About Stephen Waddington

Stephen is a Partner and Chief Engagement Officer, Ketchum and Visiting Professor in Practice, Newcastle University. Chairman of Future Proof policy unit and Past President, CIPR. Author of Brand Anarchy and #BrandVandals; and editor and contributor to Share This and Share This Too. Connect with him on Twitter: @wadds

Author Archive | Stephen Waddington

Do PRs Need to Jump Onto Google+?

If you’re a PR professional you’re almost certainly busy. So is Google+ something worth investing your time in if you are already on Facebook, LinkedIn and Twitter? The answer is firmly yes.

Changes to Google’s search algorithm in the last 18 months or so, combined with Google+ and Author Rank – have created an opportunity ideally suited to the skills of the public relations industry.

Google+ was followed in April 2012 by a second change to the Google search algorithm called Penguin. This removed sites that had built their authority by building low quality spam links.

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A Six-Second Revolution: 10 Ways to Use Twitter’s Vine

Twitter introduced a video service recently called Vine. It enables you to create a six second video and share it with your social network.

It has huge potential as a means of storytelling for communication, marketing and public relations. Brands such as Gap, The Daily Beast, NBC News and Urban Outfitters have been quick to jump on board.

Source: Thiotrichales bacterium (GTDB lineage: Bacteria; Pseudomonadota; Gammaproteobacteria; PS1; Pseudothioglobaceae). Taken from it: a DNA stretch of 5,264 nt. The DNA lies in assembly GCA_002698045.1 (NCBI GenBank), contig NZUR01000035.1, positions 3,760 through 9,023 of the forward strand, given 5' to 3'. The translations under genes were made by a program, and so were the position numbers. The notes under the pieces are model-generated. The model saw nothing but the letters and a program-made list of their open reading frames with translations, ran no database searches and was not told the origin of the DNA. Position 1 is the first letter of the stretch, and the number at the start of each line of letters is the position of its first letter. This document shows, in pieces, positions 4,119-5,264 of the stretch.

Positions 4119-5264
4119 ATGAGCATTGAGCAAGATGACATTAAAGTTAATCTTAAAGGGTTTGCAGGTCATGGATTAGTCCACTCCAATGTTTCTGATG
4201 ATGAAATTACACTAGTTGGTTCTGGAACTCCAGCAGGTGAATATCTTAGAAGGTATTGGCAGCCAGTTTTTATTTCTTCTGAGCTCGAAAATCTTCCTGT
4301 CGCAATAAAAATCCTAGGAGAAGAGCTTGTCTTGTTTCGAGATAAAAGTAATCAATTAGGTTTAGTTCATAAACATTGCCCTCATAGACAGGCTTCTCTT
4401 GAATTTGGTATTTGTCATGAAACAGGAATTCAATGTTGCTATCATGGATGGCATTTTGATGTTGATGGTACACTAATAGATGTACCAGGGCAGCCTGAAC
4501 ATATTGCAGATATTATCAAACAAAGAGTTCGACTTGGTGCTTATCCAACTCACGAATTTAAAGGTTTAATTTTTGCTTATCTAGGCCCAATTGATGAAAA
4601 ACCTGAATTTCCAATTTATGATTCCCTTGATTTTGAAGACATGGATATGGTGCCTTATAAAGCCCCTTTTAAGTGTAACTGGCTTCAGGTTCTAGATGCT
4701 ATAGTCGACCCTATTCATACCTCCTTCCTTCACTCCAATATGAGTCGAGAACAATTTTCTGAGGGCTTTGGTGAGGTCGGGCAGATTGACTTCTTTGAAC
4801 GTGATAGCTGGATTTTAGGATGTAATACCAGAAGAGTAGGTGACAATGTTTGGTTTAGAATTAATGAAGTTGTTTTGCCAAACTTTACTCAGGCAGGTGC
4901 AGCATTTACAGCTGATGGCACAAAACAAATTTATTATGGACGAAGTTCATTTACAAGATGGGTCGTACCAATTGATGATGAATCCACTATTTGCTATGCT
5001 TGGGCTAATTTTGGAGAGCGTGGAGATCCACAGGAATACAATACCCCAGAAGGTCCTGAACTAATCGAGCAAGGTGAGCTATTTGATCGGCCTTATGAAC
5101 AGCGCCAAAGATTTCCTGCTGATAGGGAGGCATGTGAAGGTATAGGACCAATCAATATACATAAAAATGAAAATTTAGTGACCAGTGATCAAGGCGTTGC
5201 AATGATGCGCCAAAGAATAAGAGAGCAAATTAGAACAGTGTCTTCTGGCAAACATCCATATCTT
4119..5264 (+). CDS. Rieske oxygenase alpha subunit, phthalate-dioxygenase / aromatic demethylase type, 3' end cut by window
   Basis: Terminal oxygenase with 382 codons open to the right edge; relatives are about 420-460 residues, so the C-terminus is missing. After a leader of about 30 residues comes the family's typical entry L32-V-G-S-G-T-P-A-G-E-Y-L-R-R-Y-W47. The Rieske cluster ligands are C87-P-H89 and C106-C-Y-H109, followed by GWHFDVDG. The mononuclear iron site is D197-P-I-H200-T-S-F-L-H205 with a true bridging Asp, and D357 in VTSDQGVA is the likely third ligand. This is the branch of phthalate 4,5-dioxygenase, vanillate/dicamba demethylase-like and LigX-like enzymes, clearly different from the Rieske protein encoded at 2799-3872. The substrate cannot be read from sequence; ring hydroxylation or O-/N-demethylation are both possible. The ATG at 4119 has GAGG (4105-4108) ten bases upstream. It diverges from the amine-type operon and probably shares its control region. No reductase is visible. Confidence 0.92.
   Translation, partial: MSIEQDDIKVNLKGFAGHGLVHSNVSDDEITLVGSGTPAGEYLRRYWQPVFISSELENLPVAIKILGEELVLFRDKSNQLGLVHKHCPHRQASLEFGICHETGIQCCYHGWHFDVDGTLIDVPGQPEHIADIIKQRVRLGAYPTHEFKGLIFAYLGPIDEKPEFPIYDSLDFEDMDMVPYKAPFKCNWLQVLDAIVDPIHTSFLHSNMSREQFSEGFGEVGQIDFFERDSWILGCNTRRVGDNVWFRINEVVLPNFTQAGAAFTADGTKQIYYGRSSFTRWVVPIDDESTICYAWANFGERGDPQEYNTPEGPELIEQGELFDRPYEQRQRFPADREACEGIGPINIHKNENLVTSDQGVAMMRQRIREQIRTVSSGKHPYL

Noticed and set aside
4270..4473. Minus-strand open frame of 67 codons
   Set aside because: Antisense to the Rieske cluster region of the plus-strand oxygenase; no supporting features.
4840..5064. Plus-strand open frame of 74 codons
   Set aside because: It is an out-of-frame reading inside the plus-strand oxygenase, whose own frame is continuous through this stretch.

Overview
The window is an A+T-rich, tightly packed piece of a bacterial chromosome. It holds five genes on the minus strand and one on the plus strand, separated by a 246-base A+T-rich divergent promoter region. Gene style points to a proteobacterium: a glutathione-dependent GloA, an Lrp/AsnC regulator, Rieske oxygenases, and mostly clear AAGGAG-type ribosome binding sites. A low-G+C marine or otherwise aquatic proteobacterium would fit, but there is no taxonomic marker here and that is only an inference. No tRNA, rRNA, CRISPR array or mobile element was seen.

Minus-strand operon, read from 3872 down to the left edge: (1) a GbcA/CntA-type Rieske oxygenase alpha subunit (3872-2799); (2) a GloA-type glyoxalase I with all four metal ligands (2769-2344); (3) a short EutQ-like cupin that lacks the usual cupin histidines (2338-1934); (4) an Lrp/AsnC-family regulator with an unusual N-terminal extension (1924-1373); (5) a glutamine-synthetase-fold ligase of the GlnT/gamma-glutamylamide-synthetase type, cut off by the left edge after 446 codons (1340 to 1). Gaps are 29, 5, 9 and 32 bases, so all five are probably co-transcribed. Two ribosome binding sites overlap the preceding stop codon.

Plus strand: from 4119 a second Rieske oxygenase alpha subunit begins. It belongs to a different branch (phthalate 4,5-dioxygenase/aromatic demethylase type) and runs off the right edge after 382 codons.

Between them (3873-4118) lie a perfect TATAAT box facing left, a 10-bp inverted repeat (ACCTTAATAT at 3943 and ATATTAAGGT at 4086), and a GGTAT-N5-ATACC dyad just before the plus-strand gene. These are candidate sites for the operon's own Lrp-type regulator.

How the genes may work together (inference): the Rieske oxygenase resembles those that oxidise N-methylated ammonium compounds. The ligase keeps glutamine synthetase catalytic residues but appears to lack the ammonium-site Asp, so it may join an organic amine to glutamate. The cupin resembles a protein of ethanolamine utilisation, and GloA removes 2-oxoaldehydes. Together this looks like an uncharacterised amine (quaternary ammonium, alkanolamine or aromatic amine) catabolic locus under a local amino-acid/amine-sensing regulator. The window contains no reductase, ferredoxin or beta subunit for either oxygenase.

The app is only available on iOS at the moment. There’s no news of when other flavors such Android will be available but according to Twitter’s Vice President of Product, Michael Sippey they are in the works.

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Social Media Wake-up Call for Laggards

How do you convince skeptical managers of the value and benefit of social media?

That was a question that was raised at a conference for the further education sector last week where I gave a keynote on social media and reputation management.

The digital marketing event in London, UK, was hosted by the Association of Colleges. The audience was made up of communication and marketing practitioners from further education colleges in the UK.

The primary audience for colleges is 16 to 18-years-olds seeking both academic and vocational qualifications. Every piece of available data reports that this audience segment has a voracious appetite for social media and its consumption of traditional media is diminishing fast.

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